Ben Franklin Transit’s Board of Directors has put forth two proposals to reduce funding for the agency. Today, leaders from six organizations working in the Tri-Cities region and on statewide advocacy issued the following statements ahead of the vote which is scheduled for Thursday:
“I am disabled, and I depend on Dial-A-Ride to be independent,” said Jaime Torres of Tri-Cities Justice Alliance. “Defunding transit would make it much harder for me and the many other people who depend on transit to remain independent.”

“Bus operators are good, stable, union jobs. This proposal would sabotage them,” said Lisa Stewart, BFT Operator and Steward of the Teamsters Local 839. “Voting to reduce funding would almost certainly result in layoffs, and anyone who supports workers should oppose these proposals.”

“Transit is a primary form of transportation for many seniors in Tri-Cities,” said Kirk Williamson of the Benton-Franklin Community Health Alliance. “Young people also rely on transit, and we know it helps people both young and old fully participate in our community. If funding gets cut and service declines, these community members will find it even more difficult to get the services they need.”

“Last summer Washington had a deadly and record-breaking heatwave. Disasters like this are likely going to get more frequent and more intense if we don’t reduce carbon emissions. Transit is part of how we do that,” said Esteban Ortiz of Washington Conservation Voters. “The climate crisis affects all of us and particularly farmers in our region. We need to be increasing transit — not gutting it — if we want to reduce these impacts.”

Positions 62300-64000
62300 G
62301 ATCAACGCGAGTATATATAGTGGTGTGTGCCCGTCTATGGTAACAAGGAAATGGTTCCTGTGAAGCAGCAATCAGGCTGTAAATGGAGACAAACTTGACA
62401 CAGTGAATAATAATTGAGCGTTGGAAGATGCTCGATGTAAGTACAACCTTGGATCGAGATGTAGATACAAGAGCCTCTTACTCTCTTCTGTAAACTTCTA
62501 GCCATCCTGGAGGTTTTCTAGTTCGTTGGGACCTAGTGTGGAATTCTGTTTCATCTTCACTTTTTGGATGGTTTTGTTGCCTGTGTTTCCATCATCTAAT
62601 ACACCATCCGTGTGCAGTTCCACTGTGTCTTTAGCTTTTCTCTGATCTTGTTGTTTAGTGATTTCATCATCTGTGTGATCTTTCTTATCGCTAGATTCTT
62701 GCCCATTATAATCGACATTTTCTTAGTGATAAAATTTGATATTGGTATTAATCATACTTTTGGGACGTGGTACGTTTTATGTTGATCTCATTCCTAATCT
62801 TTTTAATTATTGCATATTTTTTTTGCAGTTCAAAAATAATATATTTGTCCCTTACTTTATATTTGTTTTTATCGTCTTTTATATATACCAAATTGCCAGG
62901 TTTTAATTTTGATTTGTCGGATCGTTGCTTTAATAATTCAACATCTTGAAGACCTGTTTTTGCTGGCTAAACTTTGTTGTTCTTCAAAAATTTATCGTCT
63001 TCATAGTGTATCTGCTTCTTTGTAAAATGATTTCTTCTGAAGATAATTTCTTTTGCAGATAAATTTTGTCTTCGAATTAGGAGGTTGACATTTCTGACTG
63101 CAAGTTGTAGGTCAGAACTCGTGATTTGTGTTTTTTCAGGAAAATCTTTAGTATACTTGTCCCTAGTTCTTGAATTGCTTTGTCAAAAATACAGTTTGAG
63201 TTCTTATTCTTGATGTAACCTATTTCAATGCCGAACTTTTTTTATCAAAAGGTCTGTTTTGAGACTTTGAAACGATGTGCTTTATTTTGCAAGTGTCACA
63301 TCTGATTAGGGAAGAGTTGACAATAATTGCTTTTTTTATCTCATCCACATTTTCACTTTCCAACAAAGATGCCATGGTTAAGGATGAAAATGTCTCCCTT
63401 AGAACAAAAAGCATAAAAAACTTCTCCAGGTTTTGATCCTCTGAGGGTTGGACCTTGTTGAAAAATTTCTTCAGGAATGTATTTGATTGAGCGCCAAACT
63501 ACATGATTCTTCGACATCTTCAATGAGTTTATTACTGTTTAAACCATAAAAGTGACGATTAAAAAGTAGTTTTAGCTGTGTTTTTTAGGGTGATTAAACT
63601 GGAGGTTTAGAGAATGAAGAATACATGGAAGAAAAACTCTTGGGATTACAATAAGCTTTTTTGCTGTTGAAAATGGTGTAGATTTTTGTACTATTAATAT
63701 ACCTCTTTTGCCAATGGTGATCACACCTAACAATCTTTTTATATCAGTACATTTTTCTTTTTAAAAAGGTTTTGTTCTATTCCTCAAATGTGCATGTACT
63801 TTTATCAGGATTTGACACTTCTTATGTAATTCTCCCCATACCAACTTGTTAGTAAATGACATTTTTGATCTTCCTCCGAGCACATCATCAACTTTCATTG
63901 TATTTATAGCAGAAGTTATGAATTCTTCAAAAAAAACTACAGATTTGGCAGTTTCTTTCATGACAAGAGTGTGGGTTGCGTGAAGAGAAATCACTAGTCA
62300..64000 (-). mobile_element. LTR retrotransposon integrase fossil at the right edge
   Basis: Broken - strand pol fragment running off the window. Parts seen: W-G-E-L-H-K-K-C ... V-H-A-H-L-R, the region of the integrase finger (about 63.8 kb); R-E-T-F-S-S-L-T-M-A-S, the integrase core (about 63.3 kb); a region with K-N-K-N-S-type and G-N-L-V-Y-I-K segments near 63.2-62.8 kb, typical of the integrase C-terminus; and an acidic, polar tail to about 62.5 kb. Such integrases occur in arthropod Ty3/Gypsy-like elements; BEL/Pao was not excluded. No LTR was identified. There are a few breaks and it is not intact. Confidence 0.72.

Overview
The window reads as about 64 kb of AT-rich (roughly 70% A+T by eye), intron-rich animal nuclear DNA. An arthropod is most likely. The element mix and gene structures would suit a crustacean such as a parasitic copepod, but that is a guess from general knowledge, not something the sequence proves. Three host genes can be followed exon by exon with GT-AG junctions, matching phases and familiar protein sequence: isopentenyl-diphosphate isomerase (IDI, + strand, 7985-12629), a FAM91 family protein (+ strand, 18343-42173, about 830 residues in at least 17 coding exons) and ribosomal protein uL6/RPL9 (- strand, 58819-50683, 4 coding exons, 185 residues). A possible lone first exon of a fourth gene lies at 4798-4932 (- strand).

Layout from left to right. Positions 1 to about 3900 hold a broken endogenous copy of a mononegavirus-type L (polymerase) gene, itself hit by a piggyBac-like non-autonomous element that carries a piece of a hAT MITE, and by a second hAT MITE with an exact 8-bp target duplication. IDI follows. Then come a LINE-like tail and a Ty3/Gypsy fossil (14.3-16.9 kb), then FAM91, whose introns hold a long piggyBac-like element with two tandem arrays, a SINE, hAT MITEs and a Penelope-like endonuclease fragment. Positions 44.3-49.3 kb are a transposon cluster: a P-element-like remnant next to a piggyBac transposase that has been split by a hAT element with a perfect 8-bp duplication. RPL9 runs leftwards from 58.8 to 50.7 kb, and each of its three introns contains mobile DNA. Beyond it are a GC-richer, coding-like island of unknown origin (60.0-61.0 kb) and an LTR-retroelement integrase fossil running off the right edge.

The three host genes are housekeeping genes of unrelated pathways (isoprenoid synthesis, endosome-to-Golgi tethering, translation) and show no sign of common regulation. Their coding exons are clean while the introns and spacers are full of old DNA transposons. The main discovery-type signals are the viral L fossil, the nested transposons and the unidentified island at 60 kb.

“This attempt to cut public services is part of a long history of racial and economic injustice,” said Ginger Wireman of Tres Rios Community Land Trust. “These cuts will hurt low-income communities and communities of color first and worst. There is absolutely no question that the people who have proposed these cuts are willfully ignoring its racial implications.”

“Board members have a fiduciary responsibility to Ben Franklin Transit,” said Matthew Sutherland of Transportation Choices Coalition. “These proposed cuts will cost the agency some local revenue — that’s certainly bad. But the cuts would also make Ben Franklin Transit ineligible for millions of dollars in state and federal funding. Voting yes would be disastrous financially and deeply irresponsible on the part of the Board.”
On April 6, Ben Franklin Transit staff shared the likely outcome of these proposed cuts if the Board votes to approve them. According to the agency’s analysis, the cuts would save an average tax paying resident $1.66 per month, but would have outsized financial implications: “Ben Franklin Transit will not be eligible for the estimated annual allocation of Transit Support Grants — estimated at $3.4 million for 2022 and $4.6 million per year for the next 15 years, for a 16-year total amount of approximately $75 million.”

The Board is scheduled to vote on the two proposals at their meeting on Thursday, April 14. Several of the people included in this statement along with many members of the Tri-Cities community expect to testify at that meeting.


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